The aromas in bread come from:

2-nonenal
2,4-decadienal
4,5-epoxy-2-decanal
3-hydroxy-4,5-dimethyl-2-furanone
vanillin
and many other "natural" chemicals, too many to list.

You'll also learn that cooking food generates carcinogens and other nasty stuff.

You might as well get used to the idea that you're eating chemicals.
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Old Sep 15, 08, 5:36 pm
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Vegetarian hot-dogs are pretty much indistinguishable from the meat ones.

I also occasionally put fake bacon pieces onto an okonomiyaki.

Neither substitutes hold a candle to quality meat, but I can detect little difference between them and the cheap pork products that make up the bulk of what supermarkets in England sell. It grieves me that pigs are bred and killed to make the sort of garbage these fake tastes are an adequate substitution for.
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Old Sep 15, 08, 9:48 pm
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I think artificial flavours may be responsible for the development of "man-breasts".
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Old Sep 15, 08, 10:30 pm
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Not really an artificial 'flavor' per se, but I have to admit that there are a few things that a bit of MSG really works wonders in.
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Old Sep 17, 08, 10:21 am
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The original "dicovery" of the formulation of artificial flavors from a variety of "organics", originally coal tar derivatives but soon shifting to petroleum based esters ranks with the "discovery" and production of organic dyes.

"Banana oil" must have been among the earliest, but you sure wouldn't want to flavor things with formic acid (which also occurs naturally, manufactured by ants and humans).
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Old Sep 17, 08, 3:50 pm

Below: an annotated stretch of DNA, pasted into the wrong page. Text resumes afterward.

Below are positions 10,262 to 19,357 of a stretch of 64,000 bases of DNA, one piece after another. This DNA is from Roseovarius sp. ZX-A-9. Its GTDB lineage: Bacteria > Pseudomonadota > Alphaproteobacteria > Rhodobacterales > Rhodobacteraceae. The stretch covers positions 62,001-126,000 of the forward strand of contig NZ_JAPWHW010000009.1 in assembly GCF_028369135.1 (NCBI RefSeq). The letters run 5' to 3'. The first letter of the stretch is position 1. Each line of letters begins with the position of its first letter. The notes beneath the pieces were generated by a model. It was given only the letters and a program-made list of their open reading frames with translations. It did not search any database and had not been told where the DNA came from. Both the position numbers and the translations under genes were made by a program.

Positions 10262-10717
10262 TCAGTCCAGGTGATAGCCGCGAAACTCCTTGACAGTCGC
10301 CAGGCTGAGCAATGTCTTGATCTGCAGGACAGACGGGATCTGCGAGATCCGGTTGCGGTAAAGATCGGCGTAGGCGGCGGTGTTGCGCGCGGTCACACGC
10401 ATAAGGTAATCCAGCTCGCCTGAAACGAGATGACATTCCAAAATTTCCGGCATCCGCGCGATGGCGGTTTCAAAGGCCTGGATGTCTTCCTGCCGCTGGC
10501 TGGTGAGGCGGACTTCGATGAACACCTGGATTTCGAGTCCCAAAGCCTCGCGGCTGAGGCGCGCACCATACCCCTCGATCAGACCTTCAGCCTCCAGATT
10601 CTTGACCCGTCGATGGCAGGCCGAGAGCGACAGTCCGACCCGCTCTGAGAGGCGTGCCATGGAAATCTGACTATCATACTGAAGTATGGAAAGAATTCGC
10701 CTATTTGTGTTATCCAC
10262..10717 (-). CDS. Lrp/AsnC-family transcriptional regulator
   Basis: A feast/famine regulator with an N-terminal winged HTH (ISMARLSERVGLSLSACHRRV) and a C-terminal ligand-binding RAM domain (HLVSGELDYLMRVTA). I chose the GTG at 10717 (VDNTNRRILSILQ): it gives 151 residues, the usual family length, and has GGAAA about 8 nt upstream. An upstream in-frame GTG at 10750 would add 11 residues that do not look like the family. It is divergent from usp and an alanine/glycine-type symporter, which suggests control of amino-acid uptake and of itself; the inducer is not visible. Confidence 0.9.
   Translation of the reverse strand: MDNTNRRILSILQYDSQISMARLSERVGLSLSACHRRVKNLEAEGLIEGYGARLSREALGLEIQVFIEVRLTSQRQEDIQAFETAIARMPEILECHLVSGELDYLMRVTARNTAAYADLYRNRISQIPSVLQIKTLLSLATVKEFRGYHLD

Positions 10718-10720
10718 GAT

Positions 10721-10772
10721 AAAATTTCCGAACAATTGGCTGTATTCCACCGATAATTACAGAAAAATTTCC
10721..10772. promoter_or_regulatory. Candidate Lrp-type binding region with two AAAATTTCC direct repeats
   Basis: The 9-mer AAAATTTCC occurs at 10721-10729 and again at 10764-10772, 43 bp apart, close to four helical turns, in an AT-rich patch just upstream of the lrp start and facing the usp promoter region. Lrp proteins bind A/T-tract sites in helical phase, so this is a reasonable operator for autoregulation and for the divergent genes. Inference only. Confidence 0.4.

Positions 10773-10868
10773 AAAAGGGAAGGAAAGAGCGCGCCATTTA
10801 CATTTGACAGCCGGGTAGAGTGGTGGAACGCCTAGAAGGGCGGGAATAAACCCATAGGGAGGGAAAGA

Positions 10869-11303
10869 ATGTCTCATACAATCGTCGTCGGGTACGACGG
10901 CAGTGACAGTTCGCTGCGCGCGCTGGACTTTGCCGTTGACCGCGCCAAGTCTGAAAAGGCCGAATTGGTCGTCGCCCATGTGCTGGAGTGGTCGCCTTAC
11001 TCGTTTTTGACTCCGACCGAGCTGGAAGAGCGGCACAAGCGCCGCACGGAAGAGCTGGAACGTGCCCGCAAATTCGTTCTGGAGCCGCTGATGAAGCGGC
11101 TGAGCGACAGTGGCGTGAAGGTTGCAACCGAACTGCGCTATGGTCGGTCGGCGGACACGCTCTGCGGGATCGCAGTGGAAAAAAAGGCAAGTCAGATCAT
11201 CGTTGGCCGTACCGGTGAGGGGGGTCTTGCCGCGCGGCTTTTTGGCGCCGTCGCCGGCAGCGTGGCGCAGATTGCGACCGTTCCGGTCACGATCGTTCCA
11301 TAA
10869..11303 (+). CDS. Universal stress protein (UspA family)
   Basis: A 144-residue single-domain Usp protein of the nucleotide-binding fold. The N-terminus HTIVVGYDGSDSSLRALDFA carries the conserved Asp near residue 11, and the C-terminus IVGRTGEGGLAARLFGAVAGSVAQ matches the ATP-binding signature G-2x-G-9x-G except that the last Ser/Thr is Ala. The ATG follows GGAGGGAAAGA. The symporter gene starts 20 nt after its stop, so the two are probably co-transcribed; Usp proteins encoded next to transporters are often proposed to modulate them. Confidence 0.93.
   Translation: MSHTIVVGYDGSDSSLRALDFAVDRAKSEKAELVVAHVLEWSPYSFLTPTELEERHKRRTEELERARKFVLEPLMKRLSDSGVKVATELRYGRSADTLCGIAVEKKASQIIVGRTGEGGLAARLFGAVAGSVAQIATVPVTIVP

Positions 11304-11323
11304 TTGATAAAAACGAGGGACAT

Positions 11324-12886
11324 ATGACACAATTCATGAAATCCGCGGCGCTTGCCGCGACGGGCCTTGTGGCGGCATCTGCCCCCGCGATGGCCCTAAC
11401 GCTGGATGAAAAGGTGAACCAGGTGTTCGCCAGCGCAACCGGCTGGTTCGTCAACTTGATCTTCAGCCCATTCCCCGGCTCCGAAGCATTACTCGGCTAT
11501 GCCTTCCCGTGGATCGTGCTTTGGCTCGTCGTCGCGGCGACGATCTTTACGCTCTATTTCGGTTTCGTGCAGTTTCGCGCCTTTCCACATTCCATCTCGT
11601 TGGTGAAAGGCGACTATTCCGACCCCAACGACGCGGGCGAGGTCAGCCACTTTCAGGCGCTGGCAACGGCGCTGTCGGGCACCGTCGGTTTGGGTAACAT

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Originally Posted by TMOliver View Post
... you sure wouldn't want to flavor things with formic acid ...
Do you drink coffee?

Formic acid is a major part of the sour flavor component in coffee. It forms during roasting of the beans. And I'm not talking about trace amounts, there is a lot of formic acid. In fact, any food with roasted sugar should have formic acid in it.
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Old Sep 17, 08, 3:53 pm
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Originally Posted by braslvr View Post
Not really an artificial 'flavor' per se, but I have to admit that there are a few things that a bit of MSG really works wonders in.
Mmmmm, glutamates

MSG is preferable to the various hydrolized proteins and yeast extracts used as a "more natural" alternative in a lot of prepared foods.

Real natural glutamates in food (seaweed and parmesan cheese, especially!) are better still.

As for artificial flavors in general, sometimes things "taste right" to me and sometimes they "taste fake." In rare cases, the latter aren't even from artificial flavors (preservatives/preparation can do it - shelf stable citrus juices, for example.) As long as it tastes good, I don't care much where it comes from.
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Old Sep 17, 08, 4:06 pm
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Even though I understand (generally speaking anyway) the argument about chemicals being also naturally occuring, I avoid them for the most part.

I just don't ever really have occasion to choose artificial flavors when natural ones are readily and easily available to me. But, then again, I own a health food store, so take my opinion with a grain of naturally occuring sea salt.
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Old Sep 17, 08, 4:56 pm
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I love cherries and bananas, but loathe artificial cherry or banana flavored things.

I'm with ya on the gummy peach rings though ^
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Old Sep 17, 08, 9:02 pm
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Wherever possible I'd opt for the fresh, raw ingredient over the manufactured consumer food item.

I think we could all do with more fresh fruit and vegetables (and nuts), even if we enjoy sweets, confected drinks and chocolate.

I'm sure your liver would agree.